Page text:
As I see it, three aspects of the book need addressing: (1) the underlying logic guiding the entire book, (2) the exegetical case for slavery as a permissible institution, and (3) the historical claim that the South as a nation and the slavery practiced there was comparable to the Roman practice the apostle Paul addressed. As I see it, the book stands or falls with Wilson's positions in these three areas. This is not to say that other areas of the book are unimportant, just that these issues "get to the heart of the matter" from my perspective. I would like, with God's help, to take them each up in turn in separate posts.
The Logic of Black and Tan
At a couple points in the book, Wilson outlines the driving logic of the book. On page 4 he writes:
If we want to understand the culture wars of the twentieth and twenty-first centuries, we must come to grips with the culture wars of the nineteenth century. In order to do this, it is necessary to get clear on the nature of American slavery, which was not what its abolitionist opponents claimed for it. If it had been, it is hard to see how the biblical instructions could have been applicable--for example, I would not cite 1 Timothy 6:1-4 to a person trying to escape from a Nazi death camp. "Obey the authorities!" But if antebellum slavery was the normal kind of sinful situation that Christians have had to deal with regularly down through history (e.g., one comparable to what Paul, Philemon, and Onesimus had to address), then the instructions in 1 Timothy 6 make perfect sense. We need to learn that the antebellum situation was one of Normal Sin, not one of Apocalyptic Evil.
That our nation did not remove slavery in the way it ought to have been removed helps explain many of our nations problems in dealing with contemporary social evils. Those evils include abortion-on-demand, radical feminism, and rampant sodomy.
A few pages later, making reference to the underlying argument of Southern Slavery as It Was, an argument being restated in Black and Tan, Wilson contends:
It was the contention of this booklet that the way in which slavery ended has had ongoing deleterious consequences for modern Christians in our current culture wars, and that slavery was far more benign in practice than it was made to appear in the literature of the abolitionists. We were not trying to maintain that slavery in itself was a positive good, like food, air, or sunlight. Our central interest was in defending the integrity and applicability of the Scriptures to our current cultural controversies, and we affirmed that Christians who apologize for what the Bible teaches on slavery will soon be apologizing for what it teaches on marriage. We wrote as Christian apologists, but not the kind who apologize for being Christian (p. 14).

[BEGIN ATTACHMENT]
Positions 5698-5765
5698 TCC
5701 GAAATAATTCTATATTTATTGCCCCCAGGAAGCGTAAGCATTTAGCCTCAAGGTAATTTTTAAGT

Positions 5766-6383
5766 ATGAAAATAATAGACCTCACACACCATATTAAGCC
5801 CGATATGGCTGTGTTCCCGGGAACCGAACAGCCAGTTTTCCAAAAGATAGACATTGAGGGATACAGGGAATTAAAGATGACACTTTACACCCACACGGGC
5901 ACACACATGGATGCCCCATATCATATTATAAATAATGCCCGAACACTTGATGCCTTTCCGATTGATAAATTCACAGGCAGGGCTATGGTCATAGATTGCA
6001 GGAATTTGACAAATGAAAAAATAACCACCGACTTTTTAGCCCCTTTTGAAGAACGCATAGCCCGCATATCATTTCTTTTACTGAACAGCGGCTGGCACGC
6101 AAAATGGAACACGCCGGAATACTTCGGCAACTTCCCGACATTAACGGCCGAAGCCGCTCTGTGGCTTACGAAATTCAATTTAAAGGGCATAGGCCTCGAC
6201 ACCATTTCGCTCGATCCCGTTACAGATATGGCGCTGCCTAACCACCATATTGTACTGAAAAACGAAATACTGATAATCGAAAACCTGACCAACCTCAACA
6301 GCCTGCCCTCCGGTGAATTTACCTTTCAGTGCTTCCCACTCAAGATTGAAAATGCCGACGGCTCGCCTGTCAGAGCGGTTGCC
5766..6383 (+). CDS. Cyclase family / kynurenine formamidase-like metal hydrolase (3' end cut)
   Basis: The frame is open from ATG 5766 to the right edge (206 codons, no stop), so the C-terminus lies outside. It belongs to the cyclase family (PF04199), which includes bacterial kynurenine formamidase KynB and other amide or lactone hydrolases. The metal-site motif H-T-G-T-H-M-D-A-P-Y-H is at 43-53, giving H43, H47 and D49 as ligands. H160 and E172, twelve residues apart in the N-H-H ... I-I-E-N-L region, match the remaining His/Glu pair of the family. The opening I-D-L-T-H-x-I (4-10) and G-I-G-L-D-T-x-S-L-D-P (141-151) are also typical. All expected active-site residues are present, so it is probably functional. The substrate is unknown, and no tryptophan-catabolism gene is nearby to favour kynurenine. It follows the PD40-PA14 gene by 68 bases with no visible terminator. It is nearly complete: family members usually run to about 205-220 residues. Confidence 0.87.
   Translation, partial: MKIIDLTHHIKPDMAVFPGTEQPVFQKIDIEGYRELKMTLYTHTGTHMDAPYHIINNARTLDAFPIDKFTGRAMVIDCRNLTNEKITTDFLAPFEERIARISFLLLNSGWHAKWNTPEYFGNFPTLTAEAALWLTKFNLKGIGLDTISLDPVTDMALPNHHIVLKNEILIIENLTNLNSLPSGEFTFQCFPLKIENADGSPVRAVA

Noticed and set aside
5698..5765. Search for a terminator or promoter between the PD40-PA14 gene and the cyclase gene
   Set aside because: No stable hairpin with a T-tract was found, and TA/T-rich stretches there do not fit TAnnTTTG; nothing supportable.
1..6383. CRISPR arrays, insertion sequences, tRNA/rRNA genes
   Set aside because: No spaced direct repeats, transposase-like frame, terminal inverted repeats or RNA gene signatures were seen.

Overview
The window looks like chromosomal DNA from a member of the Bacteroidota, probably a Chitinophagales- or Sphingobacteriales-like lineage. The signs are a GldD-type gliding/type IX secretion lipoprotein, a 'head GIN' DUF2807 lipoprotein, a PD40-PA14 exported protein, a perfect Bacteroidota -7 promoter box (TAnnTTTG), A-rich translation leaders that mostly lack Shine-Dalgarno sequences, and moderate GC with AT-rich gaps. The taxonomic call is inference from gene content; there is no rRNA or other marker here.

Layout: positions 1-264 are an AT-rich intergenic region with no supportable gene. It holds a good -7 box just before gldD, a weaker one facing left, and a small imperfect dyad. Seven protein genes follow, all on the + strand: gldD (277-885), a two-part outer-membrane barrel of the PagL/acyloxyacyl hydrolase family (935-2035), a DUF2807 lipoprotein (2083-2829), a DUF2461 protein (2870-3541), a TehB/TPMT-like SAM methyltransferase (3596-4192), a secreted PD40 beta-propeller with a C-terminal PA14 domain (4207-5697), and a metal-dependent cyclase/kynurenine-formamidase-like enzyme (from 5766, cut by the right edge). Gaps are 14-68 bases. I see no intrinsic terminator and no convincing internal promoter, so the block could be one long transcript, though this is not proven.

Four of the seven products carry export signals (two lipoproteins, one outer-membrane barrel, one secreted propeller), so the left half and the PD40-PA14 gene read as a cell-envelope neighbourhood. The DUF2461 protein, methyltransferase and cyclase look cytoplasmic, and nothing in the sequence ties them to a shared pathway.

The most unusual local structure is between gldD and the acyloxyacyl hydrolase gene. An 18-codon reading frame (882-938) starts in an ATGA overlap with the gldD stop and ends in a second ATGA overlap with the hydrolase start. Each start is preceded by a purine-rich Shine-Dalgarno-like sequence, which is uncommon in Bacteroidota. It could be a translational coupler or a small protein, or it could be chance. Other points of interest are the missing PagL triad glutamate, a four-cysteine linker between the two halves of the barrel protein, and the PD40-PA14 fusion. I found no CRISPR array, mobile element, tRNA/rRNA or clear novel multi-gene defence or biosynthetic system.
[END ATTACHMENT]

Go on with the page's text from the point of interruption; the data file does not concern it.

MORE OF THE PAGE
Obviously the approach Wilson takes or the driving logic of his argument is bound up with the nature of Southern slavery. But for the moment, let me leave aside discussion of the nature of slavery for a future post so that we can give undivided attention to the logic itself.
Essentially, Wilson walks backwards from:
1. our current cultural divisions over homosexuality and marriage, to...
2. the Christians' fidelity to and application of the Bible in such controversies (or lack thereof), to...
3. what he regards as a similar cultural conflict (slavery and the Civil War) that (a) featured the same crucial issue of the authority of Scripture and (b) in his opinion gave rise to an expanded federal government that arrests or opposes biblical resolutions of such problems.
Slavery gets a lot of air play, but it's really a similarity heuristic for contemporary cultural engagement. Which brings us to my question....
Is This an Appropriate Strategy for Either Discussing Slavery or Informing Our Contemporary Battles?
Personally, I don't think so.
First, the authority of the Bible was not widely in question during the country's long dispute over slavery and its end. There were radical abolitionists like William Lloyd Garrison who believed that "To discard a portion of scripture is not necessarily to reject the truth, but may be the highest evidence that one can give of his love of truth" (quoted in Noll, Civil War as a Theological Crisis, p. 32). But we call people like Garrison "radicals" for a reason. In fact,the mainstream of both sides claimed to have the Bible's authority on its side. Where Wilson sees a shrinking away from biblical authority in the practice and arguments over slavery, I see in the main a theological debate about precisely how to apply the Scripture. In general, it wasn't a matter of whether but how, at least among professing Christians on either side of the conflict. The pro-slavery arguments certainly marshaled whatever texts it could in support of the institution (see Fox-Genovese and Genovese, Mind of the Master Class: History and Faith in the Southern Slaveholders' Worldview, especially part IV). Not to be outdone, anti-slavery advocates garnered a full range of texts to make its case for abolition. That was the case among African Americans as early as the mid-1700s, when African Americans first began to be published. I'm thinking here of men like Lemuel Haynes and his "Liberty Further Extended," for example, and even the recently discovered poem of Jupiter Hammon (see, for example, Noll, The Civil War as a Theological Crisis, chapter3, and Dillon, Slavery Attacked: Southern Slaves and Their Allies, 16:19-1865). At best what we might say is that the mainstream of each side privileged different biblical texts in their arsenal of arguments, but both sides made their appeal to the authority of the Bible.